Pigeon John

Pigeon John

Hailing from Inglewood, CA, Pigeon John is one of the most atypical hip-hop artists making music today. In an era when most rappers have slowed down their creative drive, opting for the safe route, risk-takers like John aren’t even concerned with the race. Spearheading a new genre, his most recent release, Summertime Pool Party, will take you on a bizarre ride, fusing influences from The Pharcyde to the Beatles.

Format: Talk about what it was like coming up in the West Coast musically. Describe your experience as a rapper when you were still generally unknown.
Pigeon John: It was a great time going through the Good Life, Project Blowed, in high school and stuff. That was definitely a learning ground there. It was a very magical time, and it made me fall in love with the West Coast. L.A. is a unique city where you can have N.W.A. come out of it as well as The Pharcyde, Freestyle Fellowship — a gang of stuff that comes out of California. There’s so many styles that come from that state that we all respect each other, but we’re pushing each other to different things.

Format: What was the scene like at the Good Life Café?
Pigeon John: For me and my perspective, I read the Miles Davis autobiography and he described this old Jazz place in Harlem and it was before it went downtown or really got big. It was where people went to get their chops down and they would have the kind of battles where if Miles was playing, this young cat could come-up and play with him to see if he could keep up. The way they dress, the way they did music, the girls, the scene, it was hidden, and it was explosive. So, when I read that, it totally reminded me of the Good Life, because there were no rules except that you had to come original. And they were so harsh on you if you sounded like anyone. Even if you sounded good doing it, you would instantly get booed off the stage for sounding like anyone that was popular at the time. It just created this atmosphere where fools really got behind you if you tried something different and really checked you if you came pretty much lazy and try to score someone else’s hit. It was a very magic time.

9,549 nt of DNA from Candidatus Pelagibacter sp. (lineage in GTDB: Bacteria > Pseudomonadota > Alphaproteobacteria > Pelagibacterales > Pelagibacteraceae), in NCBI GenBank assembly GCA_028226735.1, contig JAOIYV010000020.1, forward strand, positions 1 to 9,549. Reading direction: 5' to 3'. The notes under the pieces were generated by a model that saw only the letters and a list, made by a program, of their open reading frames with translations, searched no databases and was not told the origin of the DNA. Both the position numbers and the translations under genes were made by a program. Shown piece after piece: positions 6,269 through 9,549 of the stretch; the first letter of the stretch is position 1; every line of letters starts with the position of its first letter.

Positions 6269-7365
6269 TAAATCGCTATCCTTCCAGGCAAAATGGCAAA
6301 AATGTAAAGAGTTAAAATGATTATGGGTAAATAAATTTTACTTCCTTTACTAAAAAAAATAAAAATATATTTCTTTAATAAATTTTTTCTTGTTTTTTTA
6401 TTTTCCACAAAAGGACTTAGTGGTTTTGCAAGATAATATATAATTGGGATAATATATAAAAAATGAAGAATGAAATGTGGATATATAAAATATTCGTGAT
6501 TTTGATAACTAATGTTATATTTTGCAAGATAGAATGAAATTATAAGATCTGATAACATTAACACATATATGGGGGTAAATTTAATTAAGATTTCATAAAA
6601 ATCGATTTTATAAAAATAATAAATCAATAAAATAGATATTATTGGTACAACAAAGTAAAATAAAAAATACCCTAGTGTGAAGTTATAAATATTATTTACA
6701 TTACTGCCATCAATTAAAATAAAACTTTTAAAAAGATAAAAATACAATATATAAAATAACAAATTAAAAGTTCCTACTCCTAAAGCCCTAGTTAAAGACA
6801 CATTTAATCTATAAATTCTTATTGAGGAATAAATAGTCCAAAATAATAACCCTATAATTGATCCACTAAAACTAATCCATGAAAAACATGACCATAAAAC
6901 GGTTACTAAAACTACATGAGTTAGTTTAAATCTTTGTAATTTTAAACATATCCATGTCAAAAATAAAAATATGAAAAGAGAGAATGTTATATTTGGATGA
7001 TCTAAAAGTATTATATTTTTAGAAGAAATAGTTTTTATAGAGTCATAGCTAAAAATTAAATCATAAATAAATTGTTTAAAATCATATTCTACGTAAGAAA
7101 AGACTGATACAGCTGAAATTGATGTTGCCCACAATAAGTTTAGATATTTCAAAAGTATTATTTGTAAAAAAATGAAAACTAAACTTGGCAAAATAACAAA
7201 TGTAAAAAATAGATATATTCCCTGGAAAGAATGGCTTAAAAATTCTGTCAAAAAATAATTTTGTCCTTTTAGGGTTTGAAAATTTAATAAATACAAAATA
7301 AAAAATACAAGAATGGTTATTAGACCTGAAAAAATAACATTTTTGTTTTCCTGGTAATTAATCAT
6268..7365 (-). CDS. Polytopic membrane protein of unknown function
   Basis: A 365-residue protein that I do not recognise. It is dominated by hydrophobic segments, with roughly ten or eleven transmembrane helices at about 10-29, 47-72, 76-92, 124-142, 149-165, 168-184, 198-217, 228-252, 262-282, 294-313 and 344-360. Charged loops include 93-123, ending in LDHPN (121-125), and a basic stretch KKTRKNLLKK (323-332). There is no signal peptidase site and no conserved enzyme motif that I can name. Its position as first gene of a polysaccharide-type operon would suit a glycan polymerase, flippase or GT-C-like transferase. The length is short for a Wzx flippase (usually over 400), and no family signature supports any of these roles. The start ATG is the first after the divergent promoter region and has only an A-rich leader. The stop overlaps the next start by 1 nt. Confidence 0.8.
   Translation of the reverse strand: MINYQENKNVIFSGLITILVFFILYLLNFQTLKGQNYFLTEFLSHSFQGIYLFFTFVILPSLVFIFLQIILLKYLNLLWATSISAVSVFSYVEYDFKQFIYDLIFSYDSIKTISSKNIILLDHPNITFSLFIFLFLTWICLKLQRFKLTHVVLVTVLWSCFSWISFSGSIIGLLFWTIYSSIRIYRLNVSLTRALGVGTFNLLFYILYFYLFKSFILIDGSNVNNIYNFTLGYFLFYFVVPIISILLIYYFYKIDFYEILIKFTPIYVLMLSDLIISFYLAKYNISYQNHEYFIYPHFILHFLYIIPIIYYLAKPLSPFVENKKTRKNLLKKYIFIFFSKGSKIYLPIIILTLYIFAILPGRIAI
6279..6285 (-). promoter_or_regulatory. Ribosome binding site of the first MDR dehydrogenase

For me Mikah 9 was like Miles Davis. He was a tall good looking dude, the girls always liked him and this dude just went on stage and there was no effort in him. He was a genius in what he did. He effected and influenced so many people in hip-hop including Mos Def, Talib Kweli, that whole scene. Years before Leaders of the New School, there are stories where Freestyle Fellowship, when they first came out and they went to New York. That whole shouting stuff, they had this ingenious way to do it and they had a backing jazz band before Digable Planets. Busta Rhymes ran up to him (Mikah 9) afterwards and said “dude what kind of style is this,” and then low and behold Leaders of the New School came out. So there’s plenty of stories like that, but that’s just like a taste of how potent that scene was at the Good Life.

Format: Who are some of your biggest musical influences aside from hip-hop artists?
Pigeon John: A lot of bands have influenced me. I love Bjork, Beck is one of the dopest, Bob Dylan, of course The Beatles, Stevie Wonder. Pedro the Lion, he’s one of my favorite singer songwriter guys. I love singer songwriters that don’t make it and they just live off their advances. Even Jon Brion before the Kanye happened. When he had his deal and it pretty much flopped. That whole scene of singer songwriters who’ve not totally made it, but I look at the seeds they’ve planted, and to me, that’s way more important. I would love to be a seed one day. That would be my goal pretty much.

Pigeon John

Format: Summertime Pool Party was released on Quannum. What made you decide to move to that label, and what has the experience like been so far?
Pigeon John: I wanted a stronger label, it just kind of made sense to move that direction. With Basement Records, my second album, Pigeon John is Dating Your Sister, was their first release ever, so we were both learning. The distribution was spotty, a lot of money made and a lot of money lost. It was kind of like an understanding where Quannum has been around for 10 years, and they kind of know the ropes of the business of music. Plus the back catalog is on Basement anyway so it will kind of work best for all of us.